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Putting stats into context is key to their significance

It has been goals galore in Everton games this season
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Everton scored and conceded in 16 of their first 19 games of season 2012-13. They scored and conceded in only eight of the last 19.

The same season there were more than 2.5 goals in 15 of Fulham’s first 19 games. There were more than 2.5 goals in nine of the last 19.

That was also true of Manchester United. In 15 of their first 19 games there were over 2.5 goals. In only nine of their last 19 games were there over 2.5 goals.

Those contrasts between the first and second halves of a season were stark, but they were not unusual. There is hardly any correspondence in goals markets between a team’s make-ups in different parts of a season.

Goals stats have what investor and author Michael Mauboussin calls low persistence. What happens in one period tells you little about what will happen in the next.

That might sound discouraging but it should not. What matters is not whether the past record of a thing reveals a lot or a little about what will happen in the future, but that you know whether it does.

Many football bettors seem to believe there is a strong connection between past and future goals make-ups. Bookmakers know there is not, but they have to allow for the views of their customers – at least sometimes and to some extent. In goals markets you might be able to find opportunities to make money by betting against a repeat of a team’s recent past.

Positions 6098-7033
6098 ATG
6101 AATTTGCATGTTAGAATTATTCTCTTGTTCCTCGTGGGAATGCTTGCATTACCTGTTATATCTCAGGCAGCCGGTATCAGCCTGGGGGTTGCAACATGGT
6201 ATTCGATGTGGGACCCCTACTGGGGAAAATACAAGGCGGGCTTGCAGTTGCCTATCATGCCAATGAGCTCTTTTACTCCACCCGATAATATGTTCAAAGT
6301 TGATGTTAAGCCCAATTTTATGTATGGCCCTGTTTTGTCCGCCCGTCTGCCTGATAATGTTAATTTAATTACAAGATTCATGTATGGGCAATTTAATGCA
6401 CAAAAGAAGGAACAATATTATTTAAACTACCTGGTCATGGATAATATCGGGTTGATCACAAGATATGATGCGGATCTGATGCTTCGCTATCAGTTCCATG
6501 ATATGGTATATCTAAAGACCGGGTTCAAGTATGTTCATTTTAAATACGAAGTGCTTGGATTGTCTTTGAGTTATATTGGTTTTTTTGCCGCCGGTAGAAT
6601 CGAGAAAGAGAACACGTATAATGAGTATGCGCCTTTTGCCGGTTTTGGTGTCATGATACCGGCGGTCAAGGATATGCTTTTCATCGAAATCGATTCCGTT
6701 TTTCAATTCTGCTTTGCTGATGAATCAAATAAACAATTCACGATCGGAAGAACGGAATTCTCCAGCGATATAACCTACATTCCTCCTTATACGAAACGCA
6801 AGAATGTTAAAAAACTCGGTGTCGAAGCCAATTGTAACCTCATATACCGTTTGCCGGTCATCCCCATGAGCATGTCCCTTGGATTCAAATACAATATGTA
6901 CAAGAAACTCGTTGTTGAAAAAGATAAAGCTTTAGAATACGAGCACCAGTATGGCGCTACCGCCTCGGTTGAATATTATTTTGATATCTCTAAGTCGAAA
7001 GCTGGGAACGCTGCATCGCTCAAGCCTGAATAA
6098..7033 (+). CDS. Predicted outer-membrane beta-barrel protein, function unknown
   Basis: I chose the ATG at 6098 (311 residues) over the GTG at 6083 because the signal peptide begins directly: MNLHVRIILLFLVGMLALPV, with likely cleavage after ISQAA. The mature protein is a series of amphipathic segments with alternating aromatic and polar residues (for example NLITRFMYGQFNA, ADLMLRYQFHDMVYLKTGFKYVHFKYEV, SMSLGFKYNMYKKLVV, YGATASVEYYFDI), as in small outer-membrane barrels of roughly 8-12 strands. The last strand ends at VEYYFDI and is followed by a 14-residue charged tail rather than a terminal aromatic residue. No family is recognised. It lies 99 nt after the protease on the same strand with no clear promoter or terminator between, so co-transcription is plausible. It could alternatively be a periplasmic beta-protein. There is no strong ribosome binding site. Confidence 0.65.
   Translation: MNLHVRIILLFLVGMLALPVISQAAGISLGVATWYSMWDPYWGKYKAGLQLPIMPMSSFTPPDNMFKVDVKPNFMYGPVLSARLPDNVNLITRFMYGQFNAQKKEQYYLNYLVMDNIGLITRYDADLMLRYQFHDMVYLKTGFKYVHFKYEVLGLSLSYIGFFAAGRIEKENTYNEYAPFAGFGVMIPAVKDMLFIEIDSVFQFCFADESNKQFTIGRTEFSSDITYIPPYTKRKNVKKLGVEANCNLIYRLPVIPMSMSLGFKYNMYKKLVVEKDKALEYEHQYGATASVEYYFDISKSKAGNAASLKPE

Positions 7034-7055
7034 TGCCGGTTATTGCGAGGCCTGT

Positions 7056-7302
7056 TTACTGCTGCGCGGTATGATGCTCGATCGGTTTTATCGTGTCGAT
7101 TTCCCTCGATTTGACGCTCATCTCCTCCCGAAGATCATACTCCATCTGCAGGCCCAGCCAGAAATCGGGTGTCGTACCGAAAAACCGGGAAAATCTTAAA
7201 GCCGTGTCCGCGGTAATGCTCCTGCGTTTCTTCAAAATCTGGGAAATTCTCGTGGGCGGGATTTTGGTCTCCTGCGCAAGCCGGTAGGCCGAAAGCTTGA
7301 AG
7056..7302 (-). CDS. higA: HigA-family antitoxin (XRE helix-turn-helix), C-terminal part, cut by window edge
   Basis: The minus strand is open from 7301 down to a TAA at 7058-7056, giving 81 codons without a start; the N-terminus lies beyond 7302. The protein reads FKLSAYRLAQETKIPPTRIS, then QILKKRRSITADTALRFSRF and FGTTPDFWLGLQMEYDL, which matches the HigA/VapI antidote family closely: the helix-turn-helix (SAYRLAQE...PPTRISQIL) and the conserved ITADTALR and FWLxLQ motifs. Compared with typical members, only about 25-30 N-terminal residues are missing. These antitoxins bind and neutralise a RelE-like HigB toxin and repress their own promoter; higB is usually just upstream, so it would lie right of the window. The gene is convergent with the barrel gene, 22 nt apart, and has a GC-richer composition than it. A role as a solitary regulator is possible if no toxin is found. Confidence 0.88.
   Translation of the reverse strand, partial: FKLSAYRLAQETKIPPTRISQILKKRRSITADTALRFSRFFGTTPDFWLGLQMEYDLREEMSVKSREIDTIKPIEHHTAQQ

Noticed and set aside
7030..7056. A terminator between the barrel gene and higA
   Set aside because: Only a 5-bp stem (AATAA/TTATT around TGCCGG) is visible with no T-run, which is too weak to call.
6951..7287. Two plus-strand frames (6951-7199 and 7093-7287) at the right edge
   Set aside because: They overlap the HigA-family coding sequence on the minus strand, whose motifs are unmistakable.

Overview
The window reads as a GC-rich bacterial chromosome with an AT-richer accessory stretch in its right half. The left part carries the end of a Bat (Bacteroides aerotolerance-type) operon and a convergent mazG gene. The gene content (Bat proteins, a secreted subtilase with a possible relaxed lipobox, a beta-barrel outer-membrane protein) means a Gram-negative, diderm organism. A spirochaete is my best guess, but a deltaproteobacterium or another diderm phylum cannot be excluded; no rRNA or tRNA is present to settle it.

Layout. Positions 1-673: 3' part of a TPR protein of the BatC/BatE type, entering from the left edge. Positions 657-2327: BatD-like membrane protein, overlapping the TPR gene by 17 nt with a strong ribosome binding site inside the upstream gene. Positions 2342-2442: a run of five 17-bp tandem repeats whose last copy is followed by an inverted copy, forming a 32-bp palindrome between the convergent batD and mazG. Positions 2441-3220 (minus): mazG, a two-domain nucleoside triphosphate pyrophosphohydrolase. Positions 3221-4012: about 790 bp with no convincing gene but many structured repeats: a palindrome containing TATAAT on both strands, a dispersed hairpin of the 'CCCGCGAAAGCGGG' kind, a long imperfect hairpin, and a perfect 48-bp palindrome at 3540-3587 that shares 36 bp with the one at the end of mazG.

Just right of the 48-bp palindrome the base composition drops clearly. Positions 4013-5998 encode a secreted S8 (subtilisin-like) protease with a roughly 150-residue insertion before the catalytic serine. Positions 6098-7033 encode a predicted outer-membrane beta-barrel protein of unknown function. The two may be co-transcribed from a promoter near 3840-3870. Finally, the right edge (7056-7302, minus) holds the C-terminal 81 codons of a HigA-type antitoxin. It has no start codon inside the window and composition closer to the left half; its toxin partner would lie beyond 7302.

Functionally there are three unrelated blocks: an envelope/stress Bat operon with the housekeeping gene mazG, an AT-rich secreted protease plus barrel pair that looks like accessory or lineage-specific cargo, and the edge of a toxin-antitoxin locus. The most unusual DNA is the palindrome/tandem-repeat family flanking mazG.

I looked at what happened in the first and last 19 games for every Premier League team in each of the last 21 seasons, all those in which teams played 38 games.

In 50 per cent of all games both teams scored. No matter how often a team scored and conceded in the first half of a season the chance of them scoring and conceding in a game in the second half of the season was rarely far from 50 per cent.

The best estimate of how often a team would score and concede in the second half of a season was a calculation in which less than ten per cent of the weight was given to how often they scored and conceded in the first half of the season and more than 90 per cent of the weight was given to the average over any half of a season for all teams.

And the same for games with more than 2.5 goals. Forty-nine per cent of all games featured more than 2.5 goals. The best estimate of how often a team’s games would feature more than 2.5 goals in the second half of a season was a calculation in which less than ten per cent of the weight was given to their number from the first half of the season and more than 90 per cent of the weight was given to the average for any half of a season for all teams.

Newcastle scored and conceded in only four of their first 19 games of season

2005-06. They scored and conceded in nine of the last 19. In only four of Stoke’s first 19 games of season 2012-13 were there more than 2.5 goals. In nine of the last 19 there were more than 2.5 goals.

No stat is useful in betting unless you know what it means – that is to say, unless you know what it signifies about what might happen next.

Goals stats have what investor and author Michael Mauboussin calls low persistence. What happens in one period tells you little about what will happen in the next
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